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How do you implement kCATransitionPush using CAAnimation subclasses in iOS?

CAAnimation *animation;
// How do you create an animation that does the same than:
// CATransition *animation = [CATransition animation];
// [animation setType:kCATransitionPush];        
[self.view.layer addAnimation:animation forKey:nil];

[UIView beginAnimations:nil context:nil];
[UIView setAnimationDuration:1];        
[self.view addSubview:change];
[UIView commitAnimations];

I'm aware that UIView animations can also be used, but it would help me to understand Core Animation better if I could implement a kCATransitionPush transition from the ground-up.

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2 Answers 2

up vote 11 down vote accepted
+100

In order to execute the animations simultaneously over the two layers, you must add the adequate CAAnimationGroup to each layer.

[nextView.layer addAnimation:nextViewAnimation forKey:nil];
[currentView.layer addAnimation:currentViewAnimation forKey:nil];

nextViewAnimation would be:

CAAnimationGroup *nextViewAnimation = [CAAnimationGroup animation];
NSMutableArray *nextAnimations = [NSMutableArray array];

[nextAnimations addObject:[self opacityAnimation:YES]];  // fade in

CGPoint fromPoint = CGPointMake(forward ? nextView.center.x + nextView.frame.size.width : nextView.center.x - nextView.frame.size.width, nextView.center.y);
[nextAnimations addObject:[self positionAnimationFromPoint:fromPoint toPoint:nextView.center]];  // traslation in

nextViewAnimation.animations = nextAnimations;

and currentViewAnimation:

CAAnimationGroup *currentViewAnimation = [CAAnimationGroup animation];
NSMutableArray *currentAnimations = [NSMutableArray array];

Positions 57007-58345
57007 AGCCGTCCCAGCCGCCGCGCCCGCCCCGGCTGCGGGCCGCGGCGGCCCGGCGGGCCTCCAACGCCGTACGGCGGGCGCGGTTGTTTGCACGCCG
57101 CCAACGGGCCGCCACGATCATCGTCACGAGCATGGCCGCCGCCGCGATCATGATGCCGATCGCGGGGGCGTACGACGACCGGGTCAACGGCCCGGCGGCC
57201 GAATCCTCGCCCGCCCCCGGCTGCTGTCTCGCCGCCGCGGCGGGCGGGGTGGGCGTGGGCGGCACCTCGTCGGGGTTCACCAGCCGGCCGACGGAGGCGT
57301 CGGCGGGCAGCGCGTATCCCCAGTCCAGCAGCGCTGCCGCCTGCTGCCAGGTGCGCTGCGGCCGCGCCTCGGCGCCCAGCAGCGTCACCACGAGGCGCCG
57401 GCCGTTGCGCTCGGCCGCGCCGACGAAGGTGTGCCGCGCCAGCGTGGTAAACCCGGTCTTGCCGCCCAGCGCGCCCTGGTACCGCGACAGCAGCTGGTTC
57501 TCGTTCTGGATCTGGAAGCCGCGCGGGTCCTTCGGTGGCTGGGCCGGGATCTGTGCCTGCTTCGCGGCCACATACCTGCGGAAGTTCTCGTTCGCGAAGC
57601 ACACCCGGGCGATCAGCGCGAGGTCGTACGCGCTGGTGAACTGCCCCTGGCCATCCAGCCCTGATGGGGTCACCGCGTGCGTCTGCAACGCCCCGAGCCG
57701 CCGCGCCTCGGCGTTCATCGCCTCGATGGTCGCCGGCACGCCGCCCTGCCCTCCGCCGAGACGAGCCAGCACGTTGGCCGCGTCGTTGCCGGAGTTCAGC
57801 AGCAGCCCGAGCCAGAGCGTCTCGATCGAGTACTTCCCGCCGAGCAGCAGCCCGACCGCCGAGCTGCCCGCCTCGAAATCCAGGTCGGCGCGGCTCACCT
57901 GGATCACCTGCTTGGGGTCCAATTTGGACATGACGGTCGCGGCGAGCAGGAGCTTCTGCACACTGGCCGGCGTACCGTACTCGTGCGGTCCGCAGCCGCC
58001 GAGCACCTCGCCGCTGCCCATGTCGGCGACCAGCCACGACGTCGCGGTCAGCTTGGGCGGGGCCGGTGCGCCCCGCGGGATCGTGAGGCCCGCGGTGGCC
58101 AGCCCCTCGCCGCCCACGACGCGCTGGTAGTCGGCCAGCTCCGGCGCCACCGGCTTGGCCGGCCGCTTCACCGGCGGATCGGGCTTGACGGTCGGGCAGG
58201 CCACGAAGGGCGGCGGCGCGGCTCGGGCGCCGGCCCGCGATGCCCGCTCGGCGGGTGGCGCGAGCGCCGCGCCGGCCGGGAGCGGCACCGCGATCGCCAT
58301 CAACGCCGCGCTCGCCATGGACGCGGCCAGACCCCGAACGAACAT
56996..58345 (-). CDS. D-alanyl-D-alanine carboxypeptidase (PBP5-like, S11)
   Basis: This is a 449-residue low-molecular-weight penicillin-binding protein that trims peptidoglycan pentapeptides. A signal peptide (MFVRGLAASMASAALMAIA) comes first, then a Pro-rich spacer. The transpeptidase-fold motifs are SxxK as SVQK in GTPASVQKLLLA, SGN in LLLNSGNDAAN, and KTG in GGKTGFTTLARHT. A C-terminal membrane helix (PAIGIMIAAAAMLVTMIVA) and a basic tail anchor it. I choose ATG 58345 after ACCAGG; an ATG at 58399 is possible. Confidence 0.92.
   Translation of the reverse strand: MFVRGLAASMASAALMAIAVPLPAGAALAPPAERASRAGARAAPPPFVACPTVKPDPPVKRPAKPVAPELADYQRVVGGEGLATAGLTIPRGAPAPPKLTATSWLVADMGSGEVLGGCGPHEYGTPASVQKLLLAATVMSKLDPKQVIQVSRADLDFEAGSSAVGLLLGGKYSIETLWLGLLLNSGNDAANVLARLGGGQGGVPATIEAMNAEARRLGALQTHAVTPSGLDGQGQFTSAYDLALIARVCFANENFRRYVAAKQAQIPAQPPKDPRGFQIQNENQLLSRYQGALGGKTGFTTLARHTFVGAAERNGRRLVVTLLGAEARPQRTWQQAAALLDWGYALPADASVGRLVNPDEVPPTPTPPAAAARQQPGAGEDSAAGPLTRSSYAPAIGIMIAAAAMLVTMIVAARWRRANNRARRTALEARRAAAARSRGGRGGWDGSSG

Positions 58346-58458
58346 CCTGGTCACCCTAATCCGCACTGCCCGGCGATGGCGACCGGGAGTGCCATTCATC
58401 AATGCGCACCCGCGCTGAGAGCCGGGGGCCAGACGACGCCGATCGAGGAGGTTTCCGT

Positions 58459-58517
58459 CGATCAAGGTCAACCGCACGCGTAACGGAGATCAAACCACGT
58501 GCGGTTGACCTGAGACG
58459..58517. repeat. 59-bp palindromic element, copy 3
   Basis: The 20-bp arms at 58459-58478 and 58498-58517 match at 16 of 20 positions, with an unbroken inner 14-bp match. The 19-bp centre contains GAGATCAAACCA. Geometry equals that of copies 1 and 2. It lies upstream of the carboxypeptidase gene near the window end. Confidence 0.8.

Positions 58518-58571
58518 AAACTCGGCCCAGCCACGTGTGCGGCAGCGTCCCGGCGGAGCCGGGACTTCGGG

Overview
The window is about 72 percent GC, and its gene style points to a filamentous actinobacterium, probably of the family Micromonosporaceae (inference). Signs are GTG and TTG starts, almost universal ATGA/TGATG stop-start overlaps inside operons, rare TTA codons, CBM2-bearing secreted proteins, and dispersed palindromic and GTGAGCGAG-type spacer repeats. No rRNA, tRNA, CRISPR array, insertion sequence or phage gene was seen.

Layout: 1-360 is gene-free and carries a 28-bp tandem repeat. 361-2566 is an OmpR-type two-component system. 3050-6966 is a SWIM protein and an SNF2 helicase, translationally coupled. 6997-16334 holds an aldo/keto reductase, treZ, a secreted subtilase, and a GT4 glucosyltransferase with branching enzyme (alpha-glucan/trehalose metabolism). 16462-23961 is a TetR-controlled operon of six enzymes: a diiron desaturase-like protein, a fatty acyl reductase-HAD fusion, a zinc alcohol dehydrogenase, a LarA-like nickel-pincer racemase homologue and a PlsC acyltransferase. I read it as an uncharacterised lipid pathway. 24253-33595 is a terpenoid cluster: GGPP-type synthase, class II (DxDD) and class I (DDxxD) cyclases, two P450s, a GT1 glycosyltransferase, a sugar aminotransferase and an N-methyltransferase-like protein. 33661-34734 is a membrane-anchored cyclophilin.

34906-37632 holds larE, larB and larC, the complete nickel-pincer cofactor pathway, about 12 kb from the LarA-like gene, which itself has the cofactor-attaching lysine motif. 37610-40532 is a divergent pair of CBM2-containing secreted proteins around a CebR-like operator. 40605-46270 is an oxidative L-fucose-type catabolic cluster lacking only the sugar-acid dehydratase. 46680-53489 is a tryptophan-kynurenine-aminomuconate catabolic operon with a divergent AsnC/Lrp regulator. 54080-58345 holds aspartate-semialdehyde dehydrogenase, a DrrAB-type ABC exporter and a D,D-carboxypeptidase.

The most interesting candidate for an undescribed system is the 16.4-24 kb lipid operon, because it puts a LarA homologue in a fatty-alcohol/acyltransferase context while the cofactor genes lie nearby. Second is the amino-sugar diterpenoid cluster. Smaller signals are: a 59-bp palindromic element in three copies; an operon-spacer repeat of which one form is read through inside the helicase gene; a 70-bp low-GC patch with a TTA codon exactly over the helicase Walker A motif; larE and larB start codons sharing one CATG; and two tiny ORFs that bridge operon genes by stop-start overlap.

[currentSceneAnimations addObject:[self opacityAnimation:NO]]; // fade out

CGPoint toPoint = CGPointMake(forward ? currentView.center.x - currentView.frame.size.width : currentView.center.x + currentView.frame.size.width, currentView.center.y);
    [currentAnimations addObject:[self positionAnimationFromPoint:currentView.center toPoint:toPoint]];  // traslation out

currentViewAnimation.animations = currentAnimations;

These methods create the basic animations:

- (CABasicAnimation *)opacityAnimation:(BOOL)fadeIn {
CABasicAnimation *a = [CABasicAnimation animationWithKeyPath:@"opacity"];
a.fromValue = [NSNumber numberWithFloat:fadeIn ? 0.0 : 1.0];
a.toValue = [NSNumber numberWithFloat:fadeIn ? 1.0 : 0.0];
return a;
}

- (CABasicAnimation *)positionAnimationFromPoint:(CGPoint)fromPoint toPoint:(CGPoint)toPoint {
CABasicAnimation *a = [CABasicAnimation animationWithKeyPath:@"position"];
a.fromValue = [NSValue valueWithCGPoint:fromPoint];
a.toValue = [NSValue valueWithCGPoint:toPoint];
return a;
}

With the boolean forward you can simulate the transition "from left" or "from right".

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The default kCATransitionPush does indeed include a fade. To replicate the transition using your own CABasicAnimation you'll first need to understand how the push animation works. I do this without testing so this might be off, but if I remember correctly the animation where sublayer B replaces sublayer A works like this:

  • Layer A moves from original position to the right
  • Layer B moves from right to original position of A
  • Lirst half of the animation layer B animates its opacity from 0 to 1
  • Second half of the animation layer A animates its opacity from 1 to 0 (of course you can replace right with any direction here).

CABasicAnimation only supports animating one property, so you'll have to create a CAAnimationGroup which controls the 4 different animations.

Create the animations for position and opacity like this:

CABasicAnimation *anim = [CABasicAnimation animationWithKeyPath:@"position"];
anim.fromValue = [NSValue valueWithCGPoint:startPoint];
anim.toValue = [NSValue valueWithCGPoint:endPoint];

CABasicAnimation *anim = [CABasicAnimation animationWithKeyPath:@"opacity"];
anim.fromValue = [NSNumber numberWithFloat:0.0];
anim.toValue = [NSNumber numberWithFloat:1.0];
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Thanks Joris. It's not view A the replaces view B. It's the original state of the view that is replaced by the new state. –  hpique Apr 13 '11 at 7:04
    
Sorry, somehow I'm using the word view, where I should have used CALayer. A transition indeed works on the View contents: I don't know the implementation by Apple, might as well be OpenGL supporting the CALayer content animation. Best way to do it yourself would be they way described above applied to sublayers. –  Joris Kluivers Apr 13 '11 at 7:51
    
How do you differentiate between sublayer A and sublayer B? CATransition appears to do this automagically. –  hpique Oct 17 '11 at 18:34

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